URASOE, Okinawa--Japan manager Senichi Hoshino went back in time Friday afternoon as a flock of young Swallows hurlers showed their stuff in Tokyo Yakult's camp bullpen.
"It's plenty warm here," Hoshino said when asked about whether the cool temperatures put a damper on the pitchers' stuff. "To see these guys really bring one pitch after another is just great."
Although just six months remain before he leads the national team to Beijing for the Summer Olympics, Hoshino was thinking not of gold medals but future seasons of pitching promise.
"Is it six months away? I hadn't really thought about it," Hoshino said. "I don't really know what players will be ready then, but coming here today was so much fun."
Hoshino and his three coaches spent much of their time swapping stories with Swallows skipper Shigeru Takada, Hoshino's former Meiji University teammate.
"We talked a lot about the old days," said Hoshino, who as a pitcher with the Chunichi Dragons made a religion out of beating Takada's team, the Yomiuri Giants.
"Watching these guys throw today, brought me back to those days. Made me remember how it was when I was 20 years old, give or take a year.
"We all wish we were that age again. And though we can't go back, we can help these young guys develop. That is pretty exciting."
The excitement has been building all winter since Yakult drafted Yoshinori Sato in the autumn draft. The fireballer from Sendai Ikuei Gakuen High School had scouts in States shaking their heads last year when he hit 157 kph in a friendly series in the United States.
On Friday, the 18-year-old did his best to put on a show for Hoshino, but he was all over the place and developed a blister, leading him to say afterward that he had failed to impress.
"You think he failed?" Hoshino asked reporters. "He was trying to make an impression? Great. You need to think that way.
"Every pitcher, even a veteran, has good times and bad times. With a youngster it will be very pronounced. I was watching him really carefully, and I'm telling you he did not fail."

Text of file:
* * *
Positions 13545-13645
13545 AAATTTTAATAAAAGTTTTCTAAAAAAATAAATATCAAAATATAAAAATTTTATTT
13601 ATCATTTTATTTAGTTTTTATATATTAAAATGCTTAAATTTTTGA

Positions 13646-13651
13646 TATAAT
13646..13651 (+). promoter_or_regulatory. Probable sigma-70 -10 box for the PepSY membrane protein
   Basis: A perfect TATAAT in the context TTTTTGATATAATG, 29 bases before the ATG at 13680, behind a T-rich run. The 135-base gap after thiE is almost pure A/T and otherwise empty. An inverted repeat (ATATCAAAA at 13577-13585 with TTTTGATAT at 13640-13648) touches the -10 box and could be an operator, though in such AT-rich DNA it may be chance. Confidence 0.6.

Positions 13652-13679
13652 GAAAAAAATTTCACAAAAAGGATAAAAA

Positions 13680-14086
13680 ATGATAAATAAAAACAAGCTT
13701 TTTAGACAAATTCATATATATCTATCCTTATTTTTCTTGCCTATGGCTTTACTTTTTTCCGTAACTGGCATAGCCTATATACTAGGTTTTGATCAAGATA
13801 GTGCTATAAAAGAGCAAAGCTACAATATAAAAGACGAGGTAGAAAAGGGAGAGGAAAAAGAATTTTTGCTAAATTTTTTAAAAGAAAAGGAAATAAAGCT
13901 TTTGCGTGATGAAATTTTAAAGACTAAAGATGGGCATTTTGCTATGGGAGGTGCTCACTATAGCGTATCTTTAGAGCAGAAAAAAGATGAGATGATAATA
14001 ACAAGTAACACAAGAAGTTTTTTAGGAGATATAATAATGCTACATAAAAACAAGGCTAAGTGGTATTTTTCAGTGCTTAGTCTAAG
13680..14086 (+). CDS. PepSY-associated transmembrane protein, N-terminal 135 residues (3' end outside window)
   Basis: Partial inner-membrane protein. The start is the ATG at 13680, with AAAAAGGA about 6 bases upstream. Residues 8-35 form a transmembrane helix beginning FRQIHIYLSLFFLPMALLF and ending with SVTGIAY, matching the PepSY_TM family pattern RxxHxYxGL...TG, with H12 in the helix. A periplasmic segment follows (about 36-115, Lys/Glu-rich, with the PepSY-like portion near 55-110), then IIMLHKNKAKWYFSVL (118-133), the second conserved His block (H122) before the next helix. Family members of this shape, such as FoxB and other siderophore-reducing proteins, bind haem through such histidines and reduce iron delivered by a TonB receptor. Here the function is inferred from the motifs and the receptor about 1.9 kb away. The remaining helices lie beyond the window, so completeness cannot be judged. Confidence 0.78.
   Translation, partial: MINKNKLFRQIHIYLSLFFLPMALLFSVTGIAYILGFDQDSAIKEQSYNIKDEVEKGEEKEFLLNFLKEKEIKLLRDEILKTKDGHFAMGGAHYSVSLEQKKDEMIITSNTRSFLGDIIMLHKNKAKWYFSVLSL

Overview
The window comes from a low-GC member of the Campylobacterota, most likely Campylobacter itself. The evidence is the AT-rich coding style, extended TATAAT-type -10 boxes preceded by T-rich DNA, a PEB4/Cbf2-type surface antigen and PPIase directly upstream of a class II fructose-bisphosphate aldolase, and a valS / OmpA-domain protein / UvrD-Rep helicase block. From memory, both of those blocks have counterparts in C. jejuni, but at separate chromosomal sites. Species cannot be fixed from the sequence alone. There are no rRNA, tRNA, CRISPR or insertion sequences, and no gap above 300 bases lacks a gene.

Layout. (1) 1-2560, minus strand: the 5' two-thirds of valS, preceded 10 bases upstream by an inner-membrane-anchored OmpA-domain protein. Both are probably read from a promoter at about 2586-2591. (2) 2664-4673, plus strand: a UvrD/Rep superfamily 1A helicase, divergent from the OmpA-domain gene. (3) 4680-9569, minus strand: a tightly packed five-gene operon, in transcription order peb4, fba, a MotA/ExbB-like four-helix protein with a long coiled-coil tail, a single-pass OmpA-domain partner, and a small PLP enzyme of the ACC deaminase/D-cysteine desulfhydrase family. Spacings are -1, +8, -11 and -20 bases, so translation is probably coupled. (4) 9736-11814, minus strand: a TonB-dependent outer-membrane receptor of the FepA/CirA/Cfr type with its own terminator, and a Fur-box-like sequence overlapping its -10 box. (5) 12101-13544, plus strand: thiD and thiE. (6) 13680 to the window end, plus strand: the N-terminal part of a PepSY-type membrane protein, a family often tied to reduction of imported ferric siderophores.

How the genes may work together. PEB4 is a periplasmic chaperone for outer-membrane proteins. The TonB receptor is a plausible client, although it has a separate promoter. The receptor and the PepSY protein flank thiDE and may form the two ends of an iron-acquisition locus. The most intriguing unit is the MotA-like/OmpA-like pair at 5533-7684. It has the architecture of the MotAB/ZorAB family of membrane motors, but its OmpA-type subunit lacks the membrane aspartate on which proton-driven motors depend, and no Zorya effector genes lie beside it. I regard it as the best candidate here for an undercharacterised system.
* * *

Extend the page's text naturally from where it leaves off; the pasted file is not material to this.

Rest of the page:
With the departure of a pair of big foreign players this season, everyone may be picking the Swallows to struggle. But Hoshino has high hopes for the franchise's future after watching Sato, 22-year-old rookie Mikinori Kato and 20-year-old Kyohei Muranaka.
"This place is going to be a pitcher's paradise," Hoshino said. "I saw Kato last summer and he has improved a lot. He could be a big starting pitcher if he keeps going the way he is.
"I think the manager here is going to take his youngsters and put them in every situation. That's going to pay dividends as these kids learn and this club's pitching will rival SoftBank's.
"For me, there is no place in spring camp more exciting than the bullpen--although two of my coaches, the hitters, might disagree. To sit and watch these kids throw and see the promise they might show this year or next year, it doesn't get any better than that."
If most of the afternoon was spent with an eye on tomorrow, the skipper also had high hopes for a key international veteran.
When Hoshino arrived with his coaches and his media camp followers in tow, he met briefly with a pair of Swallows, center fielder Norichika Aoki and shortstop Shinya Miyamoto, who helped Japan sweep through the Asian Olympic qualifying round in December.
"Miyamoto believes he is going to make it [to Beijing] and that confidence, that desire is what you want," Hoshino said of the 37-year-old, who was the captain on Japan's last Olympic team in 2004.
"He was in Athens and he is keen to go again. You expect he'll do everything in his power to play at a high level this year and get selected. So I'm looking forward to what he's going to show us."